xfs
[Top] [All Lists]

Re: SGI XFS on ppc

To: Thomas Graichen <graichen@xxxxxxxxxxxxx>, thomas.graichen@xxxxxxxxxxxxx
Subject: Re: SGI XFS on ppc
From: Steve Lord <lord@xxxxxxx>
Date: Mon, 07 Aug 2000 15:16:46 -0500
Cc: linux-xfs@xxxxxxxxxxx
In-reply-to: Message from Thomas Graichen <news-innominate.list.sgi.xfs@xxxxxxxxxxxxx> of "07 Aug 2000 19:58:02 GMT." <news2mail-8mn4ca$8nb$2@xxxxxxxxxxxxxxxxxxxxxx>
Sender: owner-linux-xfs-announce@xxxxxxxxxxx
> Steve Lord <lord@xxxxxxx> wrote:
> >> Thomas Graichen <graichen@xxxxxxxxxxxxx> wrote:
> 
> > In theory this should be true - it is always possible there is a glitch
> > lurking out there somewhere. One issue might be how a specific architecture
> > lays out a structure in memory. We reply on the compiler to generate the
> > correct layout for on disk structures. For example, if you run
> 
> > # gdb modules/xfs.o
> 
> > you can do things like
> 
> > (gdb) print sizeof(xfs_sb_t)
> > $1 = 200
> 
> > This and other on disk structures need to come out the same size on
> > the ppc for things to work.
> 
> this one is the same for x86 and ppc - can you just write down the
> names of some other structures of interest - so that i may compare
> their sizes ?

Glurk! I will have to go dig around a little for that.... but since it
was my idea......



> 
> > Instead of just calling ASSERT here, put in an explicit check for
> > indlen being less than zero, if it is then print out indlen and
> > alen, they are both unsigned 32 bit quantities (which makes the
> > assert somewhat bogus). However, indlen should not be huge, it is
> > supposed to be the worst case calculation of the amount of disk
> > space to hold alen of data (worst case metadata overhead).
> 

An ASSERT actually means ASSERT that the statement is true, so it is
supposed to die if it is fault. So
        ASSERT(indlen > 0);

means panic is indlen <= 0.

The ASSERT macro is coming from:

fs/xfs/pseudo-inc/sys/debug.h

> i think you meant "greater than zero" ? - if so it's indlen 5 and
> alen 16 all time ... what exactly does the ASSERT do and where is
> it defined ? (will install lxr as the next step to be able to
> navigate through the code better - do you know it - if not it's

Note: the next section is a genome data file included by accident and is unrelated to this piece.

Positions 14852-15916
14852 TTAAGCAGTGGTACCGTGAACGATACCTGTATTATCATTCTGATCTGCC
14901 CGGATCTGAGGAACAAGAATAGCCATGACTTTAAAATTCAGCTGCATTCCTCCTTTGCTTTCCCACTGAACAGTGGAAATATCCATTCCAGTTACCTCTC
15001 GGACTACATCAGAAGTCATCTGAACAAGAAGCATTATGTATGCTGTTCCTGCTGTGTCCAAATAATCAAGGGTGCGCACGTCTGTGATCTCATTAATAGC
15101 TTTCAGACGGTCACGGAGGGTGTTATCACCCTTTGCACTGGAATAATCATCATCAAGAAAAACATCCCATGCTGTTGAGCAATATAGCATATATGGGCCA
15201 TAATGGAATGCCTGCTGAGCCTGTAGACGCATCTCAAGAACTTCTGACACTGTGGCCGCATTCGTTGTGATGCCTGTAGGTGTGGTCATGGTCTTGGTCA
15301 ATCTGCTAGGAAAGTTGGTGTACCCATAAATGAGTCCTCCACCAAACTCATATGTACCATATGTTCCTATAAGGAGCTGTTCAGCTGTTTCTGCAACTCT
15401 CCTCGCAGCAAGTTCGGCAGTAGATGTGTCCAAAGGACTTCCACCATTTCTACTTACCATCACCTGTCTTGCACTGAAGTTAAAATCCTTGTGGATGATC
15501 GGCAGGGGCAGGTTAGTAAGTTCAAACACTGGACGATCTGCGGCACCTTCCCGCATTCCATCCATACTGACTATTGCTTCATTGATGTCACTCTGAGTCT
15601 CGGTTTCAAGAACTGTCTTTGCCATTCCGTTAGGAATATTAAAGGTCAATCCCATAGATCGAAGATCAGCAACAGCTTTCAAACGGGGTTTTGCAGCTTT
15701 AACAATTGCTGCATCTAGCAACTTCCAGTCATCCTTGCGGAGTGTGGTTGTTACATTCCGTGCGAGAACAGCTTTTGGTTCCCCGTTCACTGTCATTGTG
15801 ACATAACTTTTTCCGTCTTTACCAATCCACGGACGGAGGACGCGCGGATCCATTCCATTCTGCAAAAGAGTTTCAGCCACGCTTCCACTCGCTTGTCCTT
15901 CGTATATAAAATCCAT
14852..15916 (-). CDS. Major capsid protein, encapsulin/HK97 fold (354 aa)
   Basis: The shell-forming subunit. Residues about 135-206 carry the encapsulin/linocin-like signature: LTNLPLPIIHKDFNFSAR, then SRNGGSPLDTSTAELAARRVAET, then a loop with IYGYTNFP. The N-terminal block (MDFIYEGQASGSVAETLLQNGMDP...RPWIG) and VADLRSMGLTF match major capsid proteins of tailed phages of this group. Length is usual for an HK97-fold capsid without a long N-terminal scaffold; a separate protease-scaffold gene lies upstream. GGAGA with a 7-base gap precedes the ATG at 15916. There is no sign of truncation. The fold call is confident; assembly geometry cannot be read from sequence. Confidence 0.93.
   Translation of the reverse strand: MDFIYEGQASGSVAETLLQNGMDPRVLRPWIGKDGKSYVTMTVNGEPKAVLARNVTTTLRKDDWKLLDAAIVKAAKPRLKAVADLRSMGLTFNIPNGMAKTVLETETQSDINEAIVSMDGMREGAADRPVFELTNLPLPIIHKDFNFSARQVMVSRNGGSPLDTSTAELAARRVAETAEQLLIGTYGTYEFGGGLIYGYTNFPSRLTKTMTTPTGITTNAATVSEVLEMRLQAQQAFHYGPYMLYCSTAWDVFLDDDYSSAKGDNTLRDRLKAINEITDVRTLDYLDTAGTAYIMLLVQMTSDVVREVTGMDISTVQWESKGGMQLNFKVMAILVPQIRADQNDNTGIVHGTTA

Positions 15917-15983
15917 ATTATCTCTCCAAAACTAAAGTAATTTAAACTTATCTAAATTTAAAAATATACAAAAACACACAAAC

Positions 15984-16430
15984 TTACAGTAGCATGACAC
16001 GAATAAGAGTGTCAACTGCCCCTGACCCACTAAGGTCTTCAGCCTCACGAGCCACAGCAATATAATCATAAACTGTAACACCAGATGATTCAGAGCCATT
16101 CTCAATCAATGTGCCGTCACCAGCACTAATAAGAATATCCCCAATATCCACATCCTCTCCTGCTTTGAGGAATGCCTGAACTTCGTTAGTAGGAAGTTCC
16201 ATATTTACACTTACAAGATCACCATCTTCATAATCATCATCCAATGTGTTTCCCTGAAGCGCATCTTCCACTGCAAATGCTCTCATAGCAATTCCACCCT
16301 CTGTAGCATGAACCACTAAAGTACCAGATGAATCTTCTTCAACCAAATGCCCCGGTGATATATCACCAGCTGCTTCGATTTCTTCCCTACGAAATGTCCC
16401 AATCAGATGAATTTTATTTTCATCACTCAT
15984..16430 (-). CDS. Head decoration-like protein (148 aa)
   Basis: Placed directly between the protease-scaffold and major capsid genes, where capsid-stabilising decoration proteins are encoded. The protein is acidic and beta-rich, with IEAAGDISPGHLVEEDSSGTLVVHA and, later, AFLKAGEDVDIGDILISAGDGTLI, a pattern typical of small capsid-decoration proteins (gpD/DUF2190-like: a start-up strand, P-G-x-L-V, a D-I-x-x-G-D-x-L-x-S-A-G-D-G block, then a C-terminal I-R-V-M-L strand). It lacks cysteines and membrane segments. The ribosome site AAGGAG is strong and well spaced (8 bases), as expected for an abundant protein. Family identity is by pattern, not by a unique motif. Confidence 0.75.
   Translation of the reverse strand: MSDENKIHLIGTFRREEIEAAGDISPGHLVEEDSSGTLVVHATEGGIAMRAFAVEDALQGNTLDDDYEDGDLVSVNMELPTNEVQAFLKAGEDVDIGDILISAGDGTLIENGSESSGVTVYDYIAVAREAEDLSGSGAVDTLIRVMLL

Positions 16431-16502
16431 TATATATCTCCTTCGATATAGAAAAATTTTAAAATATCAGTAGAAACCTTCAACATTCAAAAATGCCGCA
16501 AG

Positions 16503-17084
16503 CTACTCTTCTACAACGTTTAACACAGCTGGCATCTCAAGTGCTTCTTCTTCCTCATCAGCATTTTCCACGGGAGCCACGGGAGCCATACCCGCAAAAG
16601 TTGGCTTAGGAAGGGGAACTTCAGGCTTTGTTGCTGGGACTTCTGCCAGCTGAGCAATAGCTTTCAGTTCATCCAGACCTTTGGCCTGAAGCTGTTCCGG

> really worth a look: http://lxr.linux.no/)

5 and 16 are good values, maybe doing the comparison of an unsigned
type being > 0 is the problem here! You could just remove the assert.

As for looking at the source code, we use cscope, which you can get from
here:

        http://cscope.sourceforge.net/

Understanding XFS is pretty much impossible without a source code browser.

> 
> > Adding printk calls to xfs_bmap_worst_indlen would be the next step - it
> > is in xfs_bmap.c. Something in this function is probably the cause,
> > maybe mp->m_bmap_dmxr[0] or [1] is incorrectly initialized. Printing
> > out XFS_BM_MAXLEVELS(mp, XFS_DATA_FORK) would be useful too.
> 
> will do that as the next step - btw. i just updated to the current
> cvs code and while recompiling it i noticed the following:
> 
> gcc -D__KERNEL__ -I/usr/src/xfs/linux/include -Wall -Wstrict-prototypes -O2 -
fomit-frame-pointer -D__powerpc__ -fsigned-char -msoft-float -pipe -ffixed-r2 -
Wno-uninitialized -mmultiple -mstring -fno-strict-aliasing -DMODULE -g3 -Wno-un
used
>  -Wno-parentheses -Wno-uninitialized -I./linux -I./pseudo-inc -I. -D_KERNEL -
funsigned-char  -Wno-unknown-pragmas -DDEBUG -DXFSDEBUG  -c -o xfs_vnodeops.o x
fs_vnodeops.c
> xfs_vnodeops.c: In function `xfs_allocstore':
> xfs_vnodeops.c:5056: warning: comparison is always true due to limited range 
of
> data type
> gcc -D__KERNEL__ -I/usr/src/xfs/linux/include -Wall -Wstrict-prototypes -O2 -
fomit-frame-pointer -D__powerpc__ -fsigned-char -msoft-float -pipe -ffixed-r2 -
Wno-uninitialized -mmultiple -mstring -fno-strict-aliasing -DMODULE -g3 -Wno-un
used
>  -Wno-parentheses -Wno-uninitialized -I./linux -I./pseudo-inc -I. -D_KERNEL -
funsigned-char  -Wno-unknown-pragmas -DDEBUG -DXFSDEBUG  -c -o xfs_rw.o xfs_rw.
c
> xfs_rw.c: In function `xfs_build_gap_list':
> xfs_rw.c:662: warning: comparison is always true due to limited range of data
 type
> 
> which i do not see on the x86 from the same source - both times its
> an
> 
>   ASSERT(count_fsb >= 0LL);
> 
> any idea ?

Yes, these look like unsigned types being compared against 0. It may
be that stricter type checking is happening on the ppc platform.

Steve



<Prev in Thread] Current Thread [Next in Thread>